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My Publishing Life – Darren Coxon

Darren Coxon, managing director of Pensord Press, answers our questions about his life in publishing.

By Darren Coxon

My Publishing Life – Darren Coxon

Q: How did you get where you are today?

A: I sort of stumbled into print. I left school halfway through my A-levels, disillusioned with the education system and just decided I’m going to get a job.

I recall I couldn’t drive at the time and I had a taxi to an interview at Travis & Arnold’s HQ in Northamptonshire and the driver said to me as I was getting out. “Good luck, you’ll be fine, but take my advice: don’t stick around waiting for promotion. Move from job to job, you’ll climb the ladder quicker!”

I got the job. Followed by another job, my first in print, and seven years and seven jobs later I found myself as production manager at a B1 magazine printer in Northamptonshire looking after pre-press and the press hall.

Part of that role meant that I oversaw one of the first installations of a B1 platesetter in the UK in the mid-90s. Suddenly I was ahead of the curve on the digital transformation and before I knew it, two head hunting experiences and four years later, I was living in Wales (via North London) and was general manager of reprographics before becoming general manager at one of the biggest print companies in the UK.

After a successful four years, the lure of becoming my own boss took me down and across a Welsh valley to become commercial director at Pensord Press, which at the time was a perennial loss making £6million turnover business.

The big crash of 2008 prevented a management buy-out attempt being completed but eventually we got a deal across the line in July 2010 and I became majority shareholder and managing director.

Looking back, I guess I was never content and always looking to do more, something bigger and better than the job I had at the time. Taking chances. Never overlooking an opportunity. Taking a few risks. Hard work, long hours and probably the most important bit, a splash of luck!

Q: What is your typical media day?

A: I really enjoy the variety that my role brings. I love talking to clients and key business partners and also being the one steering our ship – I get more time to think than anyone else in our business and so I’m always cajoling and prompting our next move, which is how it should be. I like to think that the value of that has been felt more this year than any other. We’ve been nimble, decisive and clear in our decision-making and that has stood us in good stead.

I’ve always tended to gather my information in bite size chunks and so digital newsfeeds keep me up to date on my topics of interest. But, and this is hot of the press (!), I’ve recently made a dramatic change – and I’ve ditched the screen for print. Despite reading every night with my daughter at bedtime, I haven’t read a grown up book in years until recently, so, yes, softback and hard back books are in vogue in the Coxon household!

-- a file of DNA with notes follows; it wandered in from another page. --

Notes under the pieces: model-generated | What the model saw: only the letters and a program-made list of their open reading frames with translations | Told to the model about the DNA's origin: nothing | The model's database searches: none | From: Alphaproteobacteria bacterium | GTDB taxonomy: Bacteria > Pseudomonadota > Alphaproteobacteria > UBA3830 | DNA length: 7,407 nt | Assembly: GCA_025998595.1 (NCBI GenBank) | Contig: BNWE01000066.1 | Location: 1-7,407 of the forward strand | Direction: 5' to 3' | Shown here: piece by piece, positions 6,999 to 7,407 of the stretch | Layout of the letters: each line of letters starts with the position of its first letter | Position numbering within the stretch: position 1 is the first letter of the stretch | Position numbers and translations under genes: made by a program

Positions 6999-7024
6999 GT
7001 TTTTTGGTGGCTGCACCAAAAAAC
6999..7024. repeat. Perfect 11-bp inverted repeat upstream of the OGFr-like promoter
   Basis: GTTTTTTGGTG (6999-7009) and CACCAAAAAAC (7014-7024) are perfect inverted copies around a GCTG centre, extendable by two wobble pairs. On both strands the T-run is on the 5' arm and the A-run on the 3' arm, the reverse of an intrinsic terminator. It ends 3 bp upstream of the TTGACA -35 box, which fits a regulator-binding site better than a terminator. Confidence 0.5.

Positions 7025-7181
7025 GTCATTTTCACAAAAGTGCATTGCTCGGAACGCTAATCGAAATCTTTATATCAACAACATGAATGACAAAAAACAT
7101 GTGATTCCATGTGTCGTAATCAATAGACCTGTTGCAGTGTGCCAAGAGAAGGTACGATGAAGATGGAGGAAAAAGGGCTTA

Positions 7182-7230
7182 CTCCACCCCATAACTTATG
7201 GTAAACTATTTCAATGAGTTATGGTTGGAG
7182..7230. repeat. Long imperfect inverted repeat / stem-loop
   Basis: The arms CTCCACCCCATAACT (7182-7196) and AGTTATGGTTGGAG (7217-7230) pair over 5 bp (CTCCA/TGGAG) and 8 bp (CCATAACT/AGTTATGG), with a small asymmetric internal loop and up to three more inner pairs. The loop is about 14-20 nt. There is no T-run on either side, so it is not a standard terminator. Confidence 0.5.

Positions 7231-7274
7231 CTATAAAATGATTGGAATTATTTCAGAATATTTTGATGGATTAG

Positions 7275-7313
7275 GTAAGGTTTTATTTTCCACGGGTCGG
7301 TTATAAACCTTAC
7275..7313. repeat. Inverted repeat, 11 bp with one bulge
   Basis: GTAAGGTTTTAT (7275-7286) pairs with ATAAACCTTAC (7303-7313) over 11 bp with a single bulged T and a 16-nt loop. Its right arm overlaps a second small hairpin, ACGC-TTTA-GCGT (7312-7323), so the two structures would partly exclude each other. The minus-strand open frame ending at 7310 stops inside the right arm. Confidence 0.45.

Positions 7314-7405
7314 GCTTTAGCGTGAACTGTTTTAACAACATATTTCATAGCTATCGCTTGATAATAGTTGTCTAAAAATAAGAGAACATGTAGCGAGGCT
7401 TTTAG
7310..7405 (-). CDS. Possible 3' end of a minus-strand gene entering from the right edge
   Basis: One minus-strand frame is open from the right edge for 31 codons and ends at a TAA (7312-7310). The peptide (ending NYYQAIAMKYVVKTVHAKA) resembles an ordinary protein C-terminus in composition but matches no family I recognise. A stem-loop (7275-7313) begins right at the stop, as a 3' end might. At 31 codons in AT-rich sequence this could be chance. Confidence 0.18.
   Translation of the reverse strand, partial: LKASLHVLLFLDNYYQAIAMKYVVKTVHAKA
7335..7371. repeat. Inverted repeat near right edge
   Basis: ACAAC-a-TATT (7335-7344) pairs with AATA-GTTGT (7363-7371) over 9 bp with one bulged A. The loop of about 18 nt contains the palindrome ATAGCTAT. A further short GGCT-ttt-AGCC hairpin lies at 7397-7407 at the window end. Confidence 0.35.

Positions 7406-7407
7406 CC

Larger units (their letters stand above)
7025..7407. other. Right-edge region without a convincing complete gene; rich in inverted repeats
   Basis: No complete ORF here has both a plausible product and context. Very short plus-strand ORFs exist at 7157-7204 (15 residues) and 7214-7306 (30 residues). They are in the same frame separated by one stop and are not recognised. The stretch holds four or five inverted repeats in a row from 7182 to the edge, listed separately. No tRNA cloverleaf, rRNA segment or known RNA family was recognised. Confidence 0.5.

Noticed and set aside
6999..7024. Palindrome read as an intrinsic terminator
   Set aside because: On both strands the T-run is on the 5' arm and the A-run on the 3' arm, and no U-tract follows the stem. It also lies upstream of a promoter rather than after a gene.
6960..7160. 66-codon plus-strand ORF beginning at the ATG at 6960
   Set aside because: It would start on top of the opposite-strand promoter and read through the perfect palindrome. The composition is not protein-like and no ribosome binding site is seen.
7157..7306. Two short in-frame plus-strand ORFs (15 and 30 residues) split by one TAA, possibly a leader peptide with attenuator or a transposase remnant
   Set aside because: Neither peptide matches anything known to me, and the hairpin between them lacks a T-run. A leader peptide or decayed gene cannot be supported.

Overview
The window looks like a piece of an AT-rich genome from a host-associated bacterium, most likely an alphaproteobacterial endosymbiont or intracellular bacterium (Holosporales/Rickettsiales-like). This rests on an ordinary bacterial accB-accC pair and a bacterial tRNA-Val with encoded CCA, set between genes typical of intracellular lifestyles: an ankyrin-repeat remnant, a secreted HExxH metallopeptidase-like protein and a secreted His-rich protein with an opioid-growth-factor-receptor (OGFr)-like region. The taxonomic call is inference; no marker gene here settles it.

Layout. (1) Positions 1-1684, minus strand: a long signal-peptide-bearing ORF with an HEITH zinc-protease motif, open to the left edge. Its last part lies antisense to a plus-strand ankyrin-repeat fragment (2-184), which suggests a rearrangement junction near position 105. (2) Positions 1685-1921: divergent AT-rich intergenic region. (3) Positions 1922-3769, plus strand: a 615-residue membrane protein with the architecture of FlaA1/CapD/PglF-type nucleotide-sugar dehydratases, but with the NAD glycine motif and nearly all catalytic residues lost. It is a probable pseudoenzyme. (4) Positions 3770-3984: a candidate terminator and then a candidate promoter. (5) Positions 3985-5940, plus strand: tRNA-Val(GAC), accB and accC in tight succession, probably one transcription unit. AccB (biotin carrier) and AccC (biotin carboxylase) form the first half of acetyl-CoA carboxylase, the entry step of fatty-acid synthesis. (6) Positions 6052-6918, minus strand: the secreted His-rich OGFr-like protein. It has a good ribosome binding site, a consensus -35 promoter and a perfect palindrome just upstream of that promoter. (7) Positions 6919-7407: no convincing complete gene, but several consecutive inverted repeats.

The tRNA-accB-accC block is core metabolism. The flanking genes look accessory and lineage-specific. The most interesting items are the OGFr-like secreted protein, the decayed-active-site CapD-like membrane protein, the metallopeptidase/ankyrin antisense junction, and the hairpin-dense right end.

Q: What is the secret to a happy working life?

A: For me, it’s about surrounding yourself with like-minded capable people and trusting them. If you get that right, they start to second guess what is needed and life becomes so much simpler because things get done.

Q: How do you see the sector evolving?

A: I’m going to keep this specific to B2B publishing because that’s our core activity at Pensord and the area I’ve been immersed in for many years. ‘Community’ has been a big word in this challenging year and B2B publishing is all about creating, building and serving a community. There will always be a need for well-written editorial and advertising and the mix will, I believe for many years to come, continue to include print alongside digital delivery as they deliver different experiences and invoke different responses. Also, I sense an increasing desire and need to get back to face-to-face events. Networking at conferences, exhibitions and awards are such an important part of the mix for publishers and their communities and I feel that (post vaccine) they will be more popular than ever.

Ironically, one of the biggest challenges facing print is not the effectiveness of print, not the cost of print and not even the environmental aspects of print; it’s the cost of distribution and I don’t have the answer to that currently.

Q: Who has particularly influenced you?

A: Anybody that knows me well will know I often quote Attila the Hun who said, “Everyone has value even if only to serve as a bad example”. So, I have learnt from many people along the way but not always as good examples!

Q: What advice would you give to someone starting out?

A: Wow. What a question. But having retraced my steps in ‘how did you get where you are today’, I’d say, always work harder than the next person and never overlook an opportunity – start with ‘yes’ not ‘what’s in it for me?’

Q: How do you relax outside of work?

A: My immediate family is important to me. My wife Claire and six year old daughter Florence are a welcome distraction from work Monday to Friday. In normal times, I spend my winter Saturdays with my son Harry (26) and daughter Wallace (24) as season ticket holders at QPR and in summer, you’ll find me trying to maintain my single figure handicap on the golf course!

Q: In an alternative life, what would you have done?

A: Nothing different at all – everyone should want to be the MD of a printing company! Or perhaps I could have been persuaded to pick up a set of golf clubs at an earlier age and travelled the world challenging Tiger Woods and Rory McIlroy… yes, that would do very nicely.